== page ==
A mom recently shared her concern about the walls her daughter is putting up in 7th grade. She won’t answer simple questions about her day. She blocked her mom on Instagram. (Only temporarily until mom found out). She wants to spend all of her free time texting with her boyfriend. “How do I know how much privacy to give her?” her mom wondered.
What Makes Parents Worry About Privacy?
I suspect there are two primary issues at the heart of this mom’s concern.
Watching our kids walk straight into the temptations and distractions of the middle school scene feels like taking a four-your-old to the beach and silently standing back as he runs into the crashing waves. Terrifying. Middle school is fraught with opportunities for kids to experiment with alcohol, drugs, sex, dares, and other bad decisions.
When our kids distance themselves from us, it can make our hearts feel so empty they ache. I find myself imagining a scene just six short years from now when both of my kids have left for college and my husband and I are eating our dinner silently in a dark house, a bare bulb hanging above our dismal meal. I know that’s crazy, but when kids begin the process of separating from us, it’s painful and easy to imagine how lost we’ll feel without them in our daily lives. We’d do anything to keep them close.
How Much Space Should Parents Give Teens?
Thankfully, there are two things you can do to support their need for privacy and retain a supportive role in your middle-schooler’s life. They’re not so easy, but they’re worth it.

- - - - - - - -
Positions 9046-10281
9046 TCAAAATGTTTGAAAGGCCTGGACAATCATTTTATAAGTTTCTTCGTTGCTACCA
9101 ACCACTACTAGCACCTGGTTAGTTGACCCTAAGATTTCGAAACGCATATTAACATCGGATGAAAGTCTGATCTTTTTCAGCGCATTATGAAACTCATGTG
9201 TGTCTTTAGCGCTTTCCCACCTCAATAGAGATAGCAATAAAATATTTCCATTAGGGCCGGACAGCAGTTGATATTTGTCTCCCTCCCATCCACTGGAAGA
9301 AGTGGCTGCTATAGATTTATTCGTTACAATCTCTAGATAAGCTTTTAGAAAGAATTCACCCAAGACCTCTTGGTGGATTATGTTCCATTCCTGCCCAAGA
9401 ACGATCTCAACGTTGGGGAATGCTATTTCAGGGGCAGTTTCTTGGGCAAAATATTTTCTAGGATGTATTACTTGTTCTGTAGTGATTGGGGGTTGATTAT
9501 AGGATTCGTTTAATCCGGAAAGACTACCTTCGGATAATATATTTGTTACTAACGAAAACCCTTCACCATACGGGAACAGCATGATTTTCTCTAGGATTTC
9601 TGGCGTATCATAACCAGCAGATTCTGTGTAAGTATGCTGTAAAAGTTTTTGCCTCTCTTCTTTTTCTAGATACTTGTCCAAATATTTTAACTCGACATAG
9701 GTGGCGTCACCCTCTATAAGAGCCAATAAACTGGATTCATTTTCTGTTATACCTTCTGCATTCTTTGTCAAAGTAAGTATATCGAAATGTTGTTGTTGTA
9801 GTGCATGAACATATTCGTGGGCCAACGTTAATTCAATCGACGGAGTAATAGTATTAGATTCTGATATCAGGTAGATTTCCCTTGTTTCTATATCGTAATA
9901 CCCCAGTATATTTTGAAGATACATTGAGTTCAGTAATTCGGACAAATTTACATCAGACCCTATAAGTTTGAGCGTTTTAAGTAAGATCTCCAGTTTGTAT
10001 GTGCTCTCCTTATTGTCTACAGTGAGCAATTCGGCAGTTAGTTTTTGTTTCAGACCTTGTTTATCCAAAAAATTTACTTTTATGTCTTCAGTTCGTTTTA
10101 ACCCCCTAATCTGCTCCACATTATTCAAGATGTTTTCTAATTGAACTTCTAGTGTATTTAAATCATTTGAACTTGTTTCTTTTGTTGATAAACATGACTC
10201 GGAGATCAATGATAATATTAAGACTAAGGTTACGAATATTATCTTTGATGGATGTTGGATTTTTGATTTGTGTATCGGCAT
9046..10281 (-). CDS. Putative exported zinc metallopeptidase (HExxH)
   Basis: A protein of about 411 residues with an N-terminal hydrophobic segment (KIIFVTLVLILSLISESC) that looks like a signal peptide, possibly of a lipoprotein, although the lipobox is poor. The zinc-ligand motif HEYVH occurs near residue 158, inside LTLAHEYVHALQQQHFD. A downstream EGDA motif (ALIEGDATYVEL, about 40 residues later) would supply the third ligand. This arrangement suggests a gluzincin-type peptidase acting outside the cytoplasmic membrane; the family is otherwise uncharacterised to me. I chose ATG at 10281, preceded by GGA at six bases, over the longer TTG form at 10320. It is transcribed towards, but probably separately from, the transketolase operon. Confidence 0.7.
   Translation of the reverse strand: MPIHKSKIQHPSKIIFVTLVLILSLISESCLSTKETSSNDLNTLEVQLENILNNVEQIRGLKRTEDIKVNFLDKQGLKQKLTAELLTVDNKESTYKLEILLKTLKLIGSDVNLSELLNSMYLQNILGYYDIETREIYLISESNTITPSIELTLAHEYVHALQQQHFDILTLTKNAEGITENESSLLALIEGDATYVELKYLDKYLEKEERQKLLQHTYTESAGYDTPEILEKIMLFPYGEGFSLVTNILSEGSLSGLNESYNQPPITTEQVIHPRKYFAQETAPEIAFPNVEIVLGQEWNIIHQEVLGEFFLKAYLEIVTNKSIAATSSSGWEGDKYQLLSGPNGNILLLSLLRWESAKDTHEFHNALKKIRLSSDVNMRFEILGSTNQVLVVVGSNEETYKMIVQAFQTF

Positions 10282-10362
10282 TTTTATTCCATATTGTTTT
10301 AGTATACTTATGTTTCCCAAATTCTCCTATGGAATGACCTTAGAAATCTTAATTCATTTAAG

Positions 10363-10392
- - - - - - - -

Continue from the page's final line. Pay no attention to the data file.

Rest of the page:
1) If you are willing to do anything, DO LESS.
Peppering your kids with questions, monitoring their accounts too closely, even seeming overly interested in their lives (however genuine that interest may be) will repel a middle schooler. They crave privacy because it’s what they require to develop a unique identity apart from you. It’s normal. It’s natural. And it’s right that they have space and time to think independently.
As a mom of two middle schoolers, I know how rotten it feels to read that.
2) Avoid judging them.
Here’s the part to make you feel better. Your middle schooler will share more with you the less they feel judged. Your child is under a social microscope every second of every day at school. They not only feel judged; they actually are being judged all day long.
One thing you can do to bring your child’s guard down is to give them privacy so they don’t feel judged by you, too. It also helps to phrase any inquiries you have in the most neutral way possible.
Imagine your daughter says, “Why do you always need to know every little thing?” or, “Why do you stalk my Instagram?” and you reply with, “I just want to make sure you’re making the right decisions.” You’ve just told your daughter that you’re monitoring her so you can judge her.
Imagine instead you say, “I don’t need to look all the time. I like to look from time to time because you’re interesting and important to me.” Your daughter hears “you’re interesting and important,” not, “I’m watching to see when you make a mistake.”
Pairing teenage privacy with neutral and supportive inquiries is a great way to stay connected through the teen years and beyond.